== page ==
Frequently asked questions
Do you cover my area?
Clients are welcome to come to my home in the village of Crawley Down which is in between Crawley and East Grinstead in West Sussex. There is ample parking on the road. I have also had clients fly into London Gatwick Airport or come down by train from London to the nearest stations (Three Bridges and East Grinstead). The airport and train stations have taxi ranks.
If you live in Sussex, Surrey or Kent, I can come to your home, school or workplace for a small additional cost (see 'Services and fees')
I can travel to London for single assessments if door-to-door transport is arranged and paid for by the client. I am able to travel to other parts of the U.K.and abroad if there is a group of at least 4 candidates who require full diagnostic assessments and can be seen over two consecutive days.
At what times of the day are you available?
My contact hours for phone calls and email enquiries are Tuesday to Saturday from 10am to 6pm.
However, I'm available for full diagnostic assessments from Tuesday to Saturday from 8am through to 10pm.
Skype appointments for non-UK-based clients can be made at a mutually-suitable time.
What happens if I need to cancel an assessment?
You may cancel the appointment at the last minute without incurring any charges. However, I ask that you give me as much notice as possible so that the appointment time can be used by other clients on my waiting list.
I'm going to university and I need an assessment. When should I book my appointment?
If you need a report for the Disabled Student Allowance, I would recommend that you book your appointment with me as early as possible as I get booked up for several months at a time. This also makes it more likely that you will have your needs assessment and the support put in place in plenty of time before you begin your studies.
Should I tell my child's teacher that I am having my child assessed?
I would very strongly encourage you to speak to your child's teacher or the school's SENCo (Special Needs Coordinator) about whether they suspect that your child has a specific learning difficulty. Once an assessment has been booked, I can email you a questionnaire to pass onto the school so that the school can have some input into the process. SENCos have told me that they welcome the opportunity to be involved. However, this is entirely up to you as the parent and you can book an assessment without having the school involved. If the assessment is regarding exam access arrangements for GCSEs/A' levels and it is hoped that the school will use the report as evidence, the school must be approached in the first instance.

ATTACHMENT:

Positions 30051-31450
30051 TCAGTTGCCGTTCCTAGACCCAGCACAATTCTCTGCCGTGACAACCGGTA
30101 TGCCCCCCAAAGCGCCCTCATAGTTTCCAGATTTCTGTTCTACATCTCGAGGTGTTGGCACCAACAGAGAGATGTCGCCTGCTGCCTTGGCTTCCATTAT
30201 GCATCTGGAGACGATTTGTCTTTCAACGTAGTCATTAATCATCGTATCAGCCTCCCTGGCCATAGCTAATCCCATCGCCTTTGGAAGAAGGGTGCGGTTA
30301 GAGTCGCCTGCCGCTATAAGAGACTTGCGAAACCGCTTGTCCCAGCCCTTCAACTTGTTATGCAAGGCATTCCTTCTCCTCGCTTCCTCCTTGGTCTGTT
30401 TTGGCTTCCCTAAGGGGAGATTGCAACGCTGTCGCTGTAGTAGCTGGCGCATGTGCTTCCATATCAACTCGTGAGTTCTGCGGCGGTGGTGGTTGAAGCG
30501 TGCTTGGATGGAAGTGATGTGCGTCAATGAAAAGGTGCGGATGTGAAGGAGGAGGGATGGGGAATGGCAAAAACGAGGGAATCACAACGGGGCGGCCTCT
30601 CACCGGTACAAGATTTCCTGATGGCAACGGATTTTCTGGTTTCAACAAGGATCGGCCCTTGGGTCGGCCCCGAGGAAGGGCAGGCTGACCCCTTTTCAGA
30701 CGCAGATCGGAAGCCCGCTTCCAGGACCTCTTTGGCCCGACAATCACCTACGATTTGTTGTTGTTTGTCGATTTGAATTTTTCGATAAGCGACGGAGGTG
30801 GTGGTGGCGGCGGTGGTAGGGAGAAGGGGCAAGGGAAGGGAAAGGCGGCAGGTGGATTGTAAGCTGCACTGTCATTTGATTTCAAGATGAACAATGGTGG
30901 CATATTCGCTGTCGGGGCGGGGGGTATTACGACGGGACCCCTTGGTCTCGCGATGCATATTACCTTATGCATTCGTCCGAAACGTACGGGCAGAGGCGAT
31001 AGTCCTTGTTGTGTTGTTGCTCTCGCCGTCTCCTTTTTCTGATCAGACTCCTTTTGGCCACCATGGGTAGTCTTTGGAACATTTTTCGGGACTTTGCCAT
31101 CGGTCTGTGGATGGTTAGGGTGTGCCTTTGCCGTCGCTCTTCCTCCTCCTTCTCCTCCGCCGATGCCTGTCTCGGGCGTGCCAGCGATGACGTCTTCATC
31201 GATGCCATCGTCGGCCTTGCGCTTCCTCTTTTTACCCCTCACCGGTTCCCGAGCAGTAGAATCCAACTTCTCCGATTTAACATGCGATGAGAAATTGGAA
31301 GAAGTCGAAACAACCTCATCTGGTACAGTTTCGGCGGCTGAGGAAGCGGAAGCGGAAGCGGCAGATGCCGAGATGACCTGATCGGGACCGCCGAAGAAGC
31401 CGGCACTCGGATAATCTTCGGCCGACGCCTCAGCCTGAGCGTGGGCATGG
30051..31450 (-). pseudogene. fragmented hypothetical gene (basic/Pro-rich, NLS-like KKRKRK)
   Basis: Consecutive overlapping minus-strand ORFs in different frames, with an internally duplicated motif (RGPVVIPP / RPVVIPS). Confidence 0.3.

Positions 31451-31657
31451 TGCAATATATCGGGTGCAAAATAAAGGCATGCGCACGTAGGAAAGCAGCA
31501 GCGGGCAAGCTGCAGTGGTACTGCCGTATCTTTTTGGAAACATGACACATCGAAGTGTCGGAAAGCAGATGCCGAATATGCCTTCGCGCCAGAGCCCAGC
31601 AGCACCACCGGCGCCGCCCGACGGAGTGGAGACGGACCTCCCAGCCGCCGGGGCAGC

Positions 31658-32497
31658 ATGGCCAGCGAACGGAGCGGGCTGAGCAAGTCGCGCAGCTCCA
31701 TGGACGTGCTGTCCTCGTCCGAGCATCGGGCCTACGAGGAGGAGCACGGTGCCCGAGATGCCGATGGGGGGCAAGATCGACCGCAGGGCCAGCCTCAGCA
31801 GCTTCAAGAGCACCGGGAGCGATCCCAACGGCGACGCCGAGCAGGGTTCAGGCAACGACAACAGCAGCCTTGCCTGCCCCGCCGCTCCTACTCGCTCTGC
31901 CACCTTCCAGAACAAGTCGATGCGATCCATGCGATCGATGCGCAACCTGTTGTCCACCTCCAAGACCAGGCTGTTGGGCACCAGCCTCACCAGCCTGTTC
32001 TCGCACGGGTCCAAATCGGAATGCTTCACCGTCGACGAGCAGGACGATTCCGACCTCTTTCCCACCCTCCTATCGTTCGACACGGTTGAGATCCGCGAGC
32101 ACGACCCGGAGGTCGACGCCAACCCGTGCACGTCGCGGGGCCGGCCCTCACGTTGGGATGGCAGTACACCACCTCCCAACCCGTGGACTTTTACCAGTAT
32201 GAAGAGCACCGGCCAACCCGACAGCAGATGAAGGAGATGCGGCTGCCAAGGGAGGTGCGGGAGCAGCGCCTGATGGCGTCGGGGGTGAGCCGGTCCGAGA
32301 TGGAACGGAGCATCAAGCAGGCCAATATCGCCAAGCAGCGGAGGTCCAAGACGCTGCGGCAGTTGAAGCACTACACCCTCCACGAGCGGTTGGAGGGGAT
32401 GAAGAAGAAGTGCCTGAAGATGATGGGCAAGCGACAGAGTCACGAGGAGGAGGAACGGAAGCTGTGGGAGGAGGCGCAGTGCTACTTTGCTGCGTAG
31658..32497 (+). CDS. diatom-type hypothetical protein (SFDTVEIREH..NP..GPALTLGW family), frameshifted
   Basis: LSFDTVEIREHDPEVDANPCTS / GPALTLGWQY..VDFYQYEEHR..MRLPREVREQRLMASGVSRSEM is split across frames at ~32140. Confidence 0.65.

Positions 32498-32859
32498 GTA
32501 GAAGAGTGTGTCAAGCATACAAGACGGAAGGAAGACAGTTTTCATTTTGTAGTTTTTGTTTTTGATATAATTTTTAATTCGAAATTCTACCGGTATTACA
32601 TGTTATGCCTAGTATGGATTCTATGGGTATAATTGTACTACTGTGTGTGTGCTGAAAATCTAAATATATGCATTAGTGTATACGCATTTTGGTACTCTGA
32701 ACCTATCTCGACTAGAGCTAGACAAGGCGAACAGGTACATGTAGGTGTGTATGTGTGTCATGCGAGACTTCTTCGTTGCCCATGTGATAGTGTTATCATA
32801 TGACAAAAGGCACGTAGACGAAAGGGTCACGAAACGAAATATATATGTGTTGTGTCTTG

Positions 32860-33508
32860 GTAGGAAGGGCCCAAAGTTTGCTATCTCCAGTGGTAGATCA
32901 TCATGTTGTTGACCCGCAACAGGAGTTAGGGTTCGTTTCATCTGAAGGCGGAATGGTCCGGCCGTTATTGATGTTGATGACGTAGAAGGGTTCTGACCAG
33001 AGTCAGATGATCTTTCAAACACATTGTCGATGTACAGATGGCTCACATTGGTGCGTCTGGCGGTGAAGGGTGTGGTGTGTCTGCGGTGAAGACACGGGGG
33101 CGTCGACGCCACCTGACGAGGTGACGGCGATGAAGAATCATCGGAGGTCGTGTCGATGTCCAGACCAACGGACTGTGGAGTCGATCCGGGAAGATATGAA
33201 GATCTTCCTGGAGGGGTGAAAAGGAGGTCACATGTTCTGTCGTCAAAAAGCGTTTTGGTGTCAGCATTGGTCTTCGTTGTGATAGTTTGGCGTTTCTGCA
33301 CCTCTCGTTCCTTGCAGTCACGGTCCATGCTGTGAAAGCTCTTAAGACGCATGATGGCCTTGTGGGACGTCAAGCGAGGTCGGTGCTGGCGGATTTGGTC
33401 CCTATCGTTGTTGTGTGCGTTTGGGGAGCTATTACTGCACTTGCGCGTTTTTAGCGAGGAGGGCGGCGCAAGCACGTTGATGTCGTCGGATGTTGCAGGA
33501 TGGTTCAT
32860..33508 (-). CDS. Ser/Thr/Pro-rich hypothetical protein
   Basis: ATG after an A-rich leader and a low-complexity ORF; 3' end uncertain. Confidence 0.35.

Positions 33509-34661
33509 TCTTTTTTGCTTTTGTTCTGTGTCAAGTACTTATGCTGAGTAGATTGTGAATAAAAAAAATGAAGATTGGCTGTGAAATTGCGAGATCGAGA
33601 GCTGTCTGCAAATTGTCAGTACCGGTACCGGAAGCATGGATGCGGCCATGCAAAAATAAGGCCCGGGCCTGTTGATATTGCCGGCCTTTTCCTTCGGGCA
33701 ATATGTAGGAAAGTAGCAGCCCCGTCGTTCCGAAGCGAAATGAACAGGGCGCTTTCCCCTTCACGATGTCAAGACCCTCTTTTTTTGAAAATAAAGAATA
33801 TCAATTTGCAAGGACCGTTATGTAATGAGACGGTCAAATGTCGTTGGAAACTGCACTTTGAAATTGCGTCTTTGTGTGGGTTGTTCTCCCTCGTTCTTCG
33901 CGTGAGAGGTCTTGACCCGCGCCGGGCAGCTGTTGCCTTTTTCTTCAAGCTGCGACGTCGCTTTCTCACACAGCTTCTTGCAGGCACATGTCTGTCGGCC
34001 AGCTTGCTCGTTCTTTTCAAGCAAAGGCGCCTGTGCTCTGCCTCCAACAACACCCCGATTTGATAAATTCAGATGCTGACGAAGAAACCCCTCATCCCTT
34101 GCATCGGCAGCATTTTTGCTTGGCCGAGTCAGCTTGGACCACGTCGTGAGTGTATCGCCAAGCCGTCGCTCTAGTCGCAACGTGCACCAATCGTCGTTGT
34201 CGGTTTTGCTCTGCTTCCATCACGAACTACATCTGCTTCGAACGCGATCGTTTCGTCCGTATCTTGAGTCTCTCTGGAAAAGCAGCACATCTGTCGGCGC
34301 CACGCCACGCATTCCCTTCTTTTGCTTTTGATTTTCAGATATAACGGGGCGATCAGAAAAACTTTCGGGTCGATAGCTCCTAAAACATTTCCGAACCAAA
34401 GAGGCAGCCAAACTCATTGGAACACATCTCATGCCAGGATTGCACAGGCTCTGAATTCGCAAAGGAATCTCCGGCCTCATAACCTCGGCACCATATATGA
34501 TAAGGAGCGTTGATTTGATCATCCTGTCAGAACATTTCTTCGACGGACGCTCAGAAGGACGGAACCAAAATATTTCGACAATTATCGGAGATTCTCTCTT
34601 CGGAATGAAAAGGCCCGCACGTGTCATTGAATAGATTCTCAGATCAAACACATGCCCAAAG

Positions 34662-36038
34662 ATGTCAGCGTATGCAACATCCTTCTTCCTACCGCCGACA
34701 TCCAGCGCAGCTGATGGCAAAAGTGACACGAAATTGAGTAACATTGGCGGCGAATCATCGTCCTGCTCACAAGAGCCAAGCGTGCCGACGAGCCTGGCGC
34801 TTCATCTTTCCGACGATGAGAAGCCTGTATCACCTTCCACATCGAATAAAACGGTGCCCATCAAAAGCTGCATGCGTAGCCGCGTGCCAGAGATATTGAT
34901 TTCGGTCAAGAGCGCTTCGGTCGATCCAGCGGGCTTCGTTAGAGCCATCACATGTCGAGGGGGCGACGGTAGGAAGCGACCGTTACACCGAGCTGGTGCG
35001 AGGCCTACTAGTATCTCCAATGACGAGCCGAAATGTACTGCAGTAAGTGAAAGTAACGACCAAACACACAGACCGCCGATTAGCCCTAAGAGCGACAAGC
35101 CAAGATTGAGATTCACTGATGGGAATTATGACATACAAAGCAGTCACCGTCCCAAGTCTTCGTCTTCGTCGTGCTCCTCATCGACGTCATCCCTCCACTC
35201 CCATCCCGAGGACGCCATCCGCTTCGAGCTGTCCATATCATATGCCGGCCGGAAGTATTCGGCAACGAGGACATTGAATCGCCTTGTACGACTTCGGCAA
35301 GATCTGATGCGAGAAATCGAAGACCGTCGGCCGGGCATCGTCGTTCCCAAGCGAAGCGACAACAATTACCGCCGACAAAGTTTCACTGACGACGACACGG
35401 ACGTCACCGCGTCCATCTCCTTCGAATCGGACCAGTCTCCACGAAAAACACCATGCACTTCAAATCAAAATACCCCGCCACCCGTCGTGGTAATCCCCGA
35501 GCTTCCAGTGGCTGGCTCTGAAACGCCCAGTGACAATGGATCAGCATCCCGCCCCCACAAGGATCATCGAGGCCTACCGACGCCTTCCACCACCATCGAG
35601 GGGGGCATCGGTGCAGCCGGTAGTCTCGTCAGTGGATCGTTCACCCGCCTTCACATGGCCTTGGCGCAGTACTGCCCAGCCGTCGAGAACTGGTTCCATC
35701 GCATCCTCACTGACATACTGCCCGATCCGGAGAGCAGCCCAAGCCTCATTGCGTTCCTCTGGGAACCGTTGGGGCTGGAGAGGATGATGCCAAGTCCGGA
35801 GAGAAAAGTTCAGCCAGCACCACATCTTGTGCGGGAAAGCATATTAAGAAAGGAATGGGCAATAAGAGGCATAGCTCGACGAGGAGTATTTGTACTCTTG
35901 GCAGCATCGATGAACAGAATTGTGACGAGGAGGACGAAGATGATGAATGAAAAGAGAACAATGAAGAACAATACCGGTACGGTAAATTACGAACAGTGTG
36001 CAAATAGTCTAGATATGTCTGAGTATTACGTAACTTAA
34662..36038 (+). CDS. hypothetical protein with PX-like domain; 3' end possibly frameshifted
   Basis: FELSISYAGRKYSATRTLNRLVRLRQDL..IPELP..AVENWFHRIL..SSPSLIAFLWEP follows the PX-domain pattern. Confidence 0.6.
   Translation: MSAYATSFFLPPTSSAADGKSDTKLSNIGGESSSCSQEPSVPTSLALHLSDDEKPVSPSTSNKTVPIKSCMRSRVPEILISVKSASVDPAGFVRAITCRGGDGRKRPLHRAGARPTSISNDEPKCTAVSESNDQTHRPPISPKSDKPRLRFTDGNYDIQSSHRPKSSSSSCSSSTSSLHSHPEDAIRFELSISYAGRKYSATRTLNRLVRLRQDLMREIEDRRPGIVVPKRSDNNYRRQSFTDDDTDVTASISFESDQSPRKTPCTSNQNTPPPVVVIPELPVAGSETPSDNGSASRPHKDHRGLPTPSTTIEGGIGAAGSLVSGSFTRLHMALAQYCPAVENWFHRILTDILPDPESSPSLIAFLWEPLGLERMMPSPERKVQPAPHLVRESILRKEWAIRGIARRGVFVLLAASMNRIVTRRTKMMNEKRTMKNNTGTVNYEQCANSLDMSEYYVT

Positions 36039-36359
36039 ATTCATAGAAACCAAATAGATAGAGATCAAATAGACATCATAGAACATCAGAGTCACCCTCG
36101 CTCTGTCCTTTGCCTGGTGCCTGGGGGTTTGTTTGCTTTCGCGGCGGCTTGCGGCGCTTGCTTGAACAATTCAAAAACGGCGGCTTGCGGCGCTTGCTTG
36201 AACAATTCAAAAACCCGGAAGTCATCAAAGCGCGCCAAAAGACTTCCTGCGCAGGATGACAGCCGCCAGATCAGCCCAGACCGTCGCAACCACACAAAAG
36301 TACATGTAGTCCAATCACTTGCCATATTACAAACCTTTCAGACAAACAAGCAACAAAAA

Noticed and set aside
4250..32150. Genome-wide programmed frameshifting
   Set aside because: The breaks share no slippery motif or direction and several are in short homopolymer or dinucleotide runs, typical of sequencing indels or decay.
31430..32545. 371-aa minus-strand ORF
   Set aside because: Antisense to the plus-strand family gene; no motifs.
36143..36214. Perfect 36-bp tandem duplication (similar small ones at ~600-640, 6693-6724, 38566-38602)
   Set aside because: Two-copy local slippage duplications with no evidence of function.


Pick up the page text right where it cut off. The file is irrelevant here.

My child is due to sit GCSE/A' level exams and I think extra time is needed.
The 'services' page on this website provides more information about exam access arrangements.
The school or college plays a critical part in determining what might help your child in exams as any help put in place has to reflect his/her normal way of working with the school, such as your child finding it hard to complete exam papers within the set time or teachers observing that your child needing longer to complete tasks in class.
If you feel that help is needed, you must speak to the Special Needs Coordinator (SENCo) in the first instance to see whether the school can conduct a brief assessment for this or, if not, whether the school will accept an external report from someone like myself as I am very happy to also complete JCQ form 8.
Do I need to provide anything when you come to assess me?
We will need to sit at a kitchen/dining room table as some of the exercises involve writing but I will bring all the forms, stationery and tests. If you do have copies of previous assessments, then it would be helpful for me to have a look at these (either when I arrive or emailed/posted to me in advance). Lastly, information about any parking difficulties or restrictions near your house is really helpful for me so do let me know before I come to you.
Can I be with my child when s/he is being assessed?
I ask that you are not with your child during the assessment. From experience, children settle down really quickly (even the most shy child) and it avoids children looking to their parents for answers. However, once the assessment has finished, I will invite you to join us so that I can give you both immediate feedback.
My child is 6 years old. Do I need to wait until s/he turns 7?